Alayna Rasile Digrindakis is a textile artist, apparel designer, and educator living in Livingston, Montana. She was kind enough to invite us to her cabin in rural Montana for a day of open-fire natural dyeing. Below she shares a bit about her craft and how to level up your table scapes using natural dye methods.
Q&A with Alayna Rasile Digrindakis
Barebones: How did you discover natural dye? What is your favorite part about this process?
Alayna: Almost a decade ago, I lived in New York City, and during a year-long residency at the Textile Arts Center, I was introduced to natural dye by passionate practitioners. Their enthusiasm for the process encouraged my exploration of different materials and techniques. Natural dying is a constant practice of curiosity; it has changed how I observe the world by making me hyper-focused on both the origin of colors and the color-making potential of plants.
Barebones: What materials do you use to dye, and what sorts of items do you dye?
Alayna: I grow many flowers every summer that I use fresh and preserve for use year-round. Coreopsis, chamomile, and cosmos are some of the easiest to use and most prolific to grow. I also do a lot of foraging. I always have my eyes peeled for dye material while walking down streets or hiking in the woods. There are so many things that produce amazing colors that you can find in urban settings, things like black walnuts or sumac berries and leaves. I have a small line of apparel called Absorka, where I make one-of-a-kind or small runs of naturally dyed garments.
Barebones: How can someone use this process to "level up" their homes and surroundings?
Alayna: A great thing about natural dyes is they can be very safe to use and dispose of, especially compared to conventional dyes. Anything you have that is 100% natural fiber (cotton, linen, wool, silk, etc.) can easily be dyed. It's an awesome process for reviving clothing, table, or bed linens that are stained or could use a refresh of color.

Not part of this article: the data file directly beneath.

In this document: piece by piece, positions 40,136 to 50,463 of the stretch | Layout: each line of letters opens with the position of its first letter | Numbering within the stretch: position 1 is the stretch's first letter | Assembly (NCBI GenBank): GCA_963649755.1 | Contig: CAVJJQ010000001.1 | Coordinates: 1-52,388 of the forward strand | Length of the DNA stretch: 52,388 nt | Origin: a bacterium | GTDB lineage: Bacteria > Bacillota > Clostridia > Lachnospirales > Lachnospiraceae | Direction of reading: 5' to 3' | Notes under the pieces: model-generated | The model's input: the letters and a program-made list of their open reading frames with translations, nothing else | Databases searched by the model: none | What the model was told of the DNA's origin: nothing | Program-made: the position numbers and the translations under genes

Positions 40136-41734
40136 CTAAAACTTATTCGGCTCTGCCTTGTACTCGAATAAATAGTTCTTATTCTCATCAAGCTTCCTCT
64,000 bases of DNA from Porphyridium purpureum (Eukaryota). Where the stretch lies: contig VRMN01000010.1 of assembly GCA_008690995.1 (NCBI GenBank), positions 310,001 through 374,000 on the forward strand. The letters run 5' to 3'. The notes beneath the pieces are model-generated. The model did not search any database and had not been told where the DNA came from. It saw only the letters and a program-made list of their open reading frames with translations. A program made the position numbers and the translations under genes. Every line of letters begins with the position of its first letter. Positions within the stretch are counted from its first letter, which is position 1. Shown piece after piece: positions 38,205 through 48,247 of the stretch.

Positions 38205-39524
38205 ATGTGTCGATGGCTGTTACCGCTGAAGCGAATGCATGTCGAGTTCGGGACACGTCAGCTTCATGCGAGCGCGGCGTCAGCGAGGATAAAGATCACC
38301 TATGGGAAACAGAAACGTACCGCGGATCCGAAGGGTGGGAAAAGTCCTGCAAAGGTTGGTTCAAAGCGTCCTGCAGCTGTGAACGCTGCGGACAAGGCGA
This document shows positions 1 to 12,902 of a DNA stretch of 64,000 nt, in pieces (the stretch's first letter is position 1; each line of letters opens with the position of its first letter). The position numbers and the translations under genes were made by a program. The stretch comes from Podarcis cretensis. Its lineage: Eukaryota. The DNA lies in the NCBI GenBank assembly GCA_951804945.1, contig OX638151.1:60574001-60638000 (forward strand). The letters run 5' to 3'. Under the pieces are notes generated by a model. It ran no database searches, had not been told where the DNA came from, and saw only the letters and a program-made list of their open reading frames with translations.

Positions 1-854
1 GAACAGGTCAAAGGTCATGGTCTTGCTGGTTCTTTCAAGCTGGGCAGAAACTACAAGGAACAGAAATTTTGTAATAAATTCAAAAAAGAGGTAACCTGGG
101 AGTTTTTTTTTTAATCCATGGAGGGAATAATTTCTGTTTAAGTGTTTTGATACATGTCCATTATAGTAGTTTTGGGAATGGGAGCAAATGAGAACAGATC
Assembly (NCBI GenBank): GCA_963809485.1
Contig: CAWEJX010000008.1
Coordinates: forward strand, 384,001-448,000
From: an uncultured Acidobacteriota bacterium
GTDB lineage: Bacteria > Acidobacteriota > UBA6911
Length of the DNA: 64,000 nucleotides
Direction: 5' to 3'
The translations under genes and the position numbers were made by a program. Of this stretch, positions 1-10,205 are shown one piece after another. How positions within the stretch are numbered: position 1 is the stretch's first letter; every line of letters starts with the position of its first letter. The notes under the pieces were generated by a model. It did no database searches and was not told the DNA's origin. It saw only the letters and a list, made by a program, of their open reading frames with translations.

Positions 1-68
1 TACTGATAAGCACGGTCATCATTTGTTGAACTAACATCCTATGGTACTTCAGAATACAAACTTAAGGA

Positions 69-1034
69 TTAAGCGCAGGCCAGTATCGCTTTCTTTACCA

Barebones: Would you mind sharing a beginner-friendly natural dying project for someone inspired to try?
Alayna: Some of the most beginner-friendly dye materials are also some of the most satisfying! Onion skins and avocado peels are things you can stockpile over time, separating out from your kitchen waste. Simply get a big stockpot of water boiling, add onion skins, and let them cook for 20 minutes to extract the color, strain it and add in some fabric. A general rule is the longer you wait, the better the color will become - so if you can be patient enough to let it sit in the dye overnight, you will get a deep mustard yellow color. You can also look for other natural dyeing inspo on my website or instagram.
It was an absolute treat to join Alayna as she used onion skins and dried flowers to create a beautiful mustard yellow tablecloth and colorful textured napkins. She hung them up to dry, and later we enjoyed a delicious meal enhanced by those handmade table linens. Not only are the Barebones grills, enamel stock pots, and wooden spoons the perfect tools for natural dyeing, those dyed linens are the perfect touch to enhance your next dinner party tablescape.
Gloria Goñi is a photographer, writer, and unbounded dreamer. Finding great satisfaction and joy in fishing, hunting, foraging, and harvesting her own food, Gloria incorporates these topics and many other curiosities into her creative work. Despite her Spanish roots and insatiable travel-bug, Gloria finally settled in Montana with her trusty Aussie-doodle, Berto. Together they fish, hunt and photograph their adventures one river or mountain at a time. Follow along with La Pescadora for more wild adventures.